A three-judge panel of the Ninth U.S. Circuit Court of Appeals ruled Wednesday that the U.S. military can no longer enforce the "don't ask, don't tell" policy.
Though President Barack Obama asserted in a news conference last week that certification of DADT repeal passed by Congress will be completed in "weeks, not months," the ninth circuit panel ruled that its stay on a federal judge's 2010 ruling against the policy should be immediately lifted. The government no longer contends that DADT is constitutional, the panel wrote. In its order, the Ninth Circuit cited a recent Justice Department brief in Golinski v. U.S. Office of Personnel Management, in which it argued, “gay and lesbian individuals have suffered a long and significant history of purposeful discrimination.”
The court also noted that repeal of the ban on openly gay service members is well underway, and that "the preponderance of the armed forces are expected to have been trained by mid-summer" on repeal.
A Defense Department spokeswoman said Wednesday that the Pentagon is currently studying the ruling with the Justice Department. "We will of course comply with orders of the court and are taking immediate steps to inform the field of this order," Defense spokeswoman Maj. Monica Matoush said in a statement.
In October 2010, U.S. district judge Virginia Phillips ruled DADT unconstitutional and further ordered that the military stop enforcing the policy. The ninth circuit issued a stay on that ruling pending appeal in the case, filed in 2004 by the Log Cabin Republicans.
"Today the government is enjoined from applying or enforcing ["don't ask, don't tell"], it's that simple," Dan Woods, lead attorney in the Log Cabin Republicans case, told The Advocate Wednesday. "We don't have to wait for politicians and bureaucrats to certify whether the military is ready for repeal, because the courts have done it."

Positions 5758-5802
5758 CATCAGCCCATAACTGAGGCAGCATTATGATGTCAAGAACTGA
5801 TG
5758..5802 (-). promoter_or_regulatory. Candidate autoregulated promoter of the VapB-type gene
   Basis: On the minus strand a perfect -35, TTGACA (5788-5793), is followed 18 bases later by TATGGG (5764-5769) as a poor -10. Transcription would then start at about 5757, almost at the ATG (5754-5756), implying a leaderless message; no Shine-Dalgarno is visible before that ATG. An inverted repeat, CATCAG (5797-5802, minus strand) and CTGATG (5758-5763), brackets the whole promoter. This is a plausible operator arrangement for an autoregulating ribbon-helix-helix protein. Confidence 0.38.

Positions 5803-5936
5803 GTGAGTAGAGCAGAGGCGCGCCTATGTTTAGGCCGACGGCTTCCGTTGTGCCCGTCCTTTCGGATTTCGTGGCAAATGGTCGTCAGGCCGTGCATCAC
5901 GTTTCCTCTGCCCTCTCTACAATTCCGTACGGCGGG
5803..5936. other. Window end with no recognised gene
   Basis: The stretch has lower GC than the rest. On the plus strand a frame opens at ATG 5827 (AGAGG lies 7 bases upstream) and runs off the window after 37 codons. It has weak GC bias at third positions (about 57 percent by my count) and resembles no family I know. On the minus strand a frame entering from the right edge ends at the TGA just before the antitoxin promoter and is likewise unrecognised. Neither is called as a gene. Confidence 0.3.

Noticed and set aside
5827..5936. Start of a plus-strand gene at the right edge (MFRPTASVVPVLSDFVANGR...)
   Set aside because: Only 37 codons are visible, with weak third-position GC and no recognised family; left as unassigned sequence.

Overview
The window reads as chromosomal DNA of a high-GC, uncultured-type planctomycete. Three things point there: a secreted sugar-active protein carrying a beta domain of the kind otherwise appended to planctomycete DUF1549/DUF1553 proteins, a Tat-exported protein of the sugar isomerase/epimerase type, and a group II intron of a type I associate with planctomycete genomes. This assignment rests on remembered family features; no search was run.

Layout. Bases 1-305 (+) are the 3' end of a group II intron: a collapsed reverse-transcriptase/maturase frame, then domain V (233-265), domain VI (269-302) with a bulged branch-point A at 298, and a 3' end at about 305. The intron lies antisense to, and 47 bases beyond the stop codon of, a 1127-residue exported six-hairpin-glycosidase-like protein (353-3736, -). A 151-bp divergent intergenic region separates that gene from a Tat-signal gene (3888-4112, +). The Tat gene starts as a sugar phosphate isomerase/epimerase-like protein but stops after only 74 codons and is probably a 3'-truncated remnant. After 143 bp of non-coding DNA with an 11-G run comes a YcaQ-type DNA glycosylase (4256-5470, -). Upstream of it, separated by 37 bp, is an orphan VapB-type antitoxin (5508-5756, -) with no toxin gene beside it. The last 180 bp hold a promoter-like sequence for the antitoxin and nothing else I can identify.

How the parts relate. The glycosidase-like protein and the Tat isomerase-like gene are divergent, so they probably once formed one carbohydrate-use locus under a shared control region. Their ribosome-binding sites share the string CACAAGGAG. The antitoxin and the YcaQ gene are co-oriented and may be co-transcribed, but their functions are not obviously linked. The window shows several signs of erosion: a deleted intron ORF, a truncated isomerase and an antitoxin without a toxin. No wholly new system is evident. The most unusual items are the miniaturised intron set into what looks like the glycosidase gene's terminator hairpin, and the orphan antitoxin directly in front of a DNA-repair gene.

Woods said he has not received any notice on whether the Justice Department intends to appeal the ruling.
In its Friday brief in Golinski, a case challenging the Defense of Marriage Act's prohibition of spousal benefits for gay federal employees, the DOJ articulated its position that DOMA is unconstitutional, and that laws discriminating on the basis of sexual orientation — of which DADT is an example — should be subject to heightened judicial scrutiny.
Alexander Nicholson, executive director of Servicemembers United and a plaintiff in the Log Cabin case, said in a statement Wednesday,: "I am proud to have worked personally worked with Log Cabin on this case for more than five years now and to have represented the gay military community as the sole named veteran on this lawsuit. Despite the criticisms and years of waiting, this case has yet again successfully eviscerated this outdated, harmful, and discriminatory law."
Update: Defense Department spokeswoman Maj. Monica Matoush issued the following statement on the Ninth Circuit ruling:
1. We are studying the ruling with the Department of Justice.
2. We will of course comply with orders of the court, and are taking immediately steps to inform the field of this order.
3. In the meantime, implementation of the DADT repeal voted by the Congress and signed in to law by the President last December is proceeding smoothly, is well underway, and certification is just weeks away.